Responding to chronic non-attendance: a reveiw of intervention approaches

Fraser Lauchlan

Research output: Contribution to journalArticle

34 Citations (Scopus)

Abstract

Chronic non-attendance has generally focused on the distinction between truancy and school refusal: the former has traditionally been linked to conduct disorder, the latter to separation anxiety disorder. However, research has demonstrated that truancy and school refusal exist in the absence of such disorders and, more significantly, that some children and young people exhibit the characteristics of both types of non-attendance behaviour. In the 1990s, a functional analysis became more popular in understanding the problem; that is, examining the reasons why pupils fail to attend school. This has led to more recognition of the schools' responsibility for the presenting difficulties. Research into the various intervention programmes available for tackling non-attendance has failed to find any conclusive evidence in favour of a particular approach. The effectiveness of intervention may depend upon an individual pupil's particular needs and his/her specific reasons for refusing to go to school, but also the importance of involving school and family in responding to the problem is outlined as a potentially key factor.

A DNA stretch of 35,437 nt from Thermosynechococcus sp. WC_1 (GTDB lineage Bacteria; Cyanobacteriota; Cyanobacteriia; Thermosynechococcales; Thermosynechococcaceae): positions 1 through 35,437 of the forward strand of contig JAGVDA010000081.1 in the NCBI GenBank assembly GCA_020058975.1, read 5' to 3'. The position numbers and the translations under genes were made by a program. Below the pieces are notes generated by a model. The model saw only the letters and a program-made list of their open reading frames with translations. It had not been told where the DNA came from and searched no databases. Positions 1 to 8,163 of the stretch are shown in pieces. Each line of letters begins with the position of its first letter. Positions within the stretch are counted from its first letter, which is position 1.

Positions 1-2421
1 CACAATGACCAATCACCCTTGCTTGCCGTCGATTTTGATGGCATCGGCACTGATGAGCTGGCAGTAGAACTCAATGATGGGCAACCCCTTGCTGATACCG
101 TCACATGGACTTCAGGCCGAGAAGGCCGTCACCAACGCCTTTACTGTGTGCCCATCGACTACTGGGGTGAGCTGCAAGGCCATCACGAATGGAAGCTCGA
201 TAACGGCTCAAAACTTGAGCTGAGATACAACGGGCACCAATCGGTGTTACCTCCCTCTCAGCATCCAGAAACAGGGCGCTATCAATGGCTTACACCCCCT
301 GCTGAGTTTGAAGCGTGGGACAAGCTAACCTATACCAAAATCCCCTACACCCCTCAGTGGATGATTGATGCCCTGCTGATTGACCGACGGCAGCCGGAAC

Original languageEnglish
Pages (from-to)133-146
Number of pages14
JournalEducational Psychology in Practice
Volume19
Issue number2
DOIs
Publication statusPublished - 2003

Keywords

  • educational psychology
  • truancy
  • separation anxiety disorder
  • education

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